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Jane Campion

Jane Campion

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Bright Star DVD From acclaimed director Jane Campion comes this gorgeously photographed,... more info $14.99was $14.99 Buy Now

An Angel At My Table: The Criterion... Kerry Fox is luminous as poet Janet Frame in "The Piano" (1993) director Jane... more info $26.99was $39.95 Buy Now

Sweetie: The Criterion Collection... Though she went on to create a string of brilliant films, Jane Campion will... more info $26.99was $39.95 Buy Now

The Henry James Collection... Return to the past with a Henry James movie marathon. The BBC brings acclaimed... more info $49.98was $49.98 Buy Now

Also Known As: Died:
Born: April 30, 1954 Cause of Death:
Birth Place: Wellington, NZ Profession: director, screenwriter, camera operator, actress, director of photography, songwriter, editor

Biography CLOSE THE FULL BIOGRAPHY

An unflinching director who often showcased a complex and erotic side of women rarely seen in conventional Hollywood movies, Jane Campion emerged from her native Australia as a celebrated and decorated auteur. Following her award-winning days as a student filmmaker, Campion arrived on the scene with "Sweetie" (1990), a stylish and disturbing look at the destruction of a family by a psychologically disturbed sibling. But it was her multi-award winning romantic drama, "The Piano" (1993) that introduced her to a worldwide audience. Passionate, moving and unrepentantly erotic, the film was lauded for its lush visualization of the complex emotions of a woman's sexual awakening. The film earned many awards, including an Academy Award for Campion's screenplay, though the director had great difficulty repeating her success. In fact, several of her subsequent films were rather uneven - though never dull - despite her continued exploration of the power of female sexuality, as she did with "The Portrait of a Lady" (1996), "Holy Smoke" (1999) and "In the Cut" (2003). While some critics may have deemed her work as polarizing, a vast majority praised her originality and willingness to push boundaries, which...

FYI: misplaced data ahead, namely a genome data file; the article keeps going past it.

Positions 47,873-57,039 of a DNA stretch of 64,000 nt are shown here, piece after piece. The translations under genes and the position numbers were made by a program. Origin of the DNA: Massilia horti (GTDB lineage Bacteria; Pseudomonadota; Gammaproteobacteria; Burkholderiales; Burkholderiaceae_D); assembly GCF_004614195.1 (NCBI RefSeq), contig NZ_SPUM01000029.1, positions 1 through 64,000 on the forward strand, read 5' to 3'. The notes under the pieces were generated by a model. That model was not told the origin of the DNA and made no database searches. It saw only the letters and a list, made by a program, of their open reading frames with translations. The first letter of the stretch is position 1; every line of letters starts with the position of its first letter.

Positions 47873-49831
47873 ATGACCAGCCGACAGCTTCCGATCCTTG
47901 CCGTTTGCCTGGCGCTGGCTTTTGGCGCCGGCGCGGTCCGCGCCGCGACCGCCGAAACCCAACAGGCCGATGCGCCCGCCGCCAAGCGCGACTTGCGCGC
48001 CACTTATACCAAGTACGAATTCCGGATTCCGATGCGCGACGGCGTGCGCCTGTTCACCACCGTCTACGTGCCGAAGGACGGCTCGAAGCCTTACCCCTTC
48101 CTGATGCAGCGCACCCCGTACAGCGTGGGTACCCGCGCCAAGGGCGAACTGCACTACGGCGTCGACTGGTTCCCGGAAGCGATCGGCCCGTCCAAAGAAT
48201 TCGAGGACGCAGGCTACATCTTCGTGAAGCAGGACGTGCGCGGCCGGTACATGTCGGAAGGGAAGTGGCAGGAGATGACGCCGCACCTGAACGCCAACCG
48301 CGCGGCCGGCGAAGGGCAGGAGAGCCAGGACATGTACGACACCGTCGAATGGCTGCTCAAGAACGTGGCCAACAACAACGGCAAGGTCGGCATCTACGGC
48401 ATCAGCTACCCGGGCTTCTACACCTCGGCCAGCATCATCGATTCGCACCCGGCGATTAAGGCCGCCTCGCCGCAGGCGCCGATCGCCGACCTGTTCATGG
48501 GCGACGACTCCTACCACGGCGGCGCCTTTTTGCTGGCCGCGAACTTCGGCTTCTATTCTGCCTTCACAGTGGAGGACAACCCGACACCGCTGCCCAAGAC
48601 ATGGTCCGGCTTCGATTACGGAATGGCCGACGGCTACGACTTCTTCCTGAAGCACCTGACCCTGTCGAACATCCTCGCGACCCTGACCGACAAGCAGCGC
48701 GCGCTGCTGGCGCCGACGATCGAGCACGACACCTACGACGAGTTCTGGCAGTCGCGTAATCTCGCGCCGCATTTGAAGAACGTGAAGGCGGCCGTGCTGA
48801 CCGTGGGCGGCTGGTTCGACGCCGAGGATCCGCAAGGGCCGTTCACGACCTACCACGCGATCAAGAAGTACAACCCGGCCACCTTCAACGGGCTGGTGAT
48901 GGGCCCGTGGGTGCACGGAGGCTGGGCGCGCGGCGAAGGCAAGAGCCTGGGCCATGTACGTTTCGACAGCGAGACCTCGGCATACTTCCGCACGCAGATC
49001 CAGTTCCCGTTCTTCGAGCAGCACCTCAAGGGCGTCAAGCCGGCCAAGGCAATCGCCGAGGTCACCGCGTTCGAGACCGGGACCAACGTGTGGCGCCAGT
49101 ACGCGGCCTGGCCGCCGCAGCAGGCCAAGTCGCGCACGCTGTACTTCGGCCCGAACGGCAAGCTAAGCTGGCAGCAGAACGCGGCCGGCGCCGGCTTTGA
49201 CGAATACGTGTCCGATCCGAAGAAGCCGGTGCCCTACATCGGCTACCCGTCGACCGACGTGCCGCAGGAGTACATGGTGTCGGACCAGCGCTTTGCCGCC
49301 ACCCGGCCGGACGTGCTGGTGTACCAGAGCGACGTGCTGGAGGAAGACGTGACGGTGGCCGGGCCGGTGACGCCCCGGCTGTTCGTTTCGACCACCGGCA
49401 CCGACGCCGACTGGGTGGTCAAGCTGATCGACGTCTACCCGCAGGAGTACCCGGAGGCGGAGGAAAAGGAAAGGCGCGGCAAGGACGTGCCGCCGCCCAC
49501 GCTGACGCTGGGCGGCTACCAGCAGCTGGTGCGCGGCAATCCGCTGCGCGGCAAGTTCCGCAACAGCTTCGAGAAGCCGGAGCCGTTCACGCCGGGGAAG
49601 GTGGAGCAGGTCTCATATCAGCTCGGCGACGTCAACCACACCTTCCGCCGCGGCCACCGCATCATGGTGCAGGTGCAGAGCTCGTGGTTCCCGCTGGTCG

An unflinching director who often showcased a complex and erotic side of women rarely seen in conventional Hollywood movies, Jane Campion emerged from her native Australia as a celebrated and decorated auteur. Following her award-winning days as a student filmmaker, Campion arrived on the scene with "Sweetie" (1990), a stylish and disturbing look at the destruction of a family by a psychologically disturbed sibling. But it was her multi-award winning romantic drama, "The Piano" (1993) that introduced her to a worldwide audience. Passionate, moving and unrepentantly erotic, the film was lauded for its lush visualization of the complex emotions of a woman's sexual awakening. The film earned many awards, including an Academy Award for Campion's screenplay, though the director had great difficulty repeating her success. In fact, several of her subsequent films were rather uneven - though never dull - despite her continued exploration of the power of female sexuality, as she did with "The Portrait of a Lady" (1996), "Holy Smoke" (1999) and "In the Cut" (2003). While some critics may have deemed her work as polarizing, a vast majority praised her originality and willingness to push boundaries, which demonstrated that Campion remained a daring and provocative filmmaker all throughout her career.